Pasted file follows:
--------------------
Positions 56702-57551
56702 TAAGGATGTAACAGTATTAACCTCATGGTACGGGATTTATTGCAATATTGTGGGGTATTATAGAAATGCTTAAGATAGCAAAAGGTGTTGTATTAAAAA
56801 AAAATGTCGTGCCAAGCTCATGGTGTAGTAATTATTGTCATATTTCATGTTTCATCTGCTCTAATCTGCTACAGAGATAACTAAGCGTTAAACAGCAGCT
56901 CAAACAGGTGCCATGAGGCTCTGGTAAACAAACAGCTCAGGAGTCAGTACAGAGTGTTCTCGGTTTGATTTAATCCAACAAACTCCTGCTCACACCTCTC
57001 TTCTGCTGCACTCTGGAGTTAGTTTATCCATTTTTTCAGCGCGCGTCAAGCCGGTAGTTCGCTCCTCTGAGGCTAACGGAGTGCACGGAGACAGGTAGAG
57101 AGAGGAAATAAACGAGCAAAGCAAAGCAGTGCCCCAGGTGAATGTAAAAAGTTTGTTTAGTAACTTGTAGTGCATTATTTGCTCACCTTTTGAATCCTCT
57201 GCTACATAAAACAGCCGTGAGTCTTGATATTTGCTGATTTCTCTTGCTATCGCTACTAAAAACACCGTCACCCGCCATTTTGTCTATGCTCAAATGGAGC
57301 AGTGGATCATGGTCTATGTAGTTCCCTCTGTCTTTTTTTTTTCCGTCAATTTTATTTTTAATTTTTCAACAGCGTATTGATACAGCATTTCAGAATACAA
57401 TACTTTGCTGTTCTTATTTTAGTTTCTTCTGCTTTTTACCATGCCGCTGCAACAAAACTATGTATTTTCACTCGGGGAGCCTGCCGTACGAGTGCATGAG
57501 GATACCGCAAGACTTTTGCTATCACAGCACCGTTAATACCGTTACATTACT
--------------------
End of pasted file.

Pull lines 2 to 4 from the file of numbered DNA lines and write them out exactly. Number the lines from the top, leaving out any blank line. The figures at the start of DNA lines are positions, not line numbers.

56702 TAAGGATGTAACAGTATTAACCTCATGGTACGGGATTTATTGCAATATTGTGGGGTATTATAGAAATGCTTAAGATAGCAAAAGGTGTTGTATTAAAAA
56801 AAAATGTCGTGCCAAGCTCATGGTGTAGTAATTATTGTCATATTTCATGTTTCATCTGCTCTAATCTGCTACAGAGATAACTAAGCGTTAAACAGCAGCT
56901 CAAACAGGTGCCATGAGGCTCTGGTAAACAAACAGCTCAGGAGTCAGTACAGAGTGTTCTCGGTTTGATTTAATCCAACAAACTCCTGCTCACACCTCTC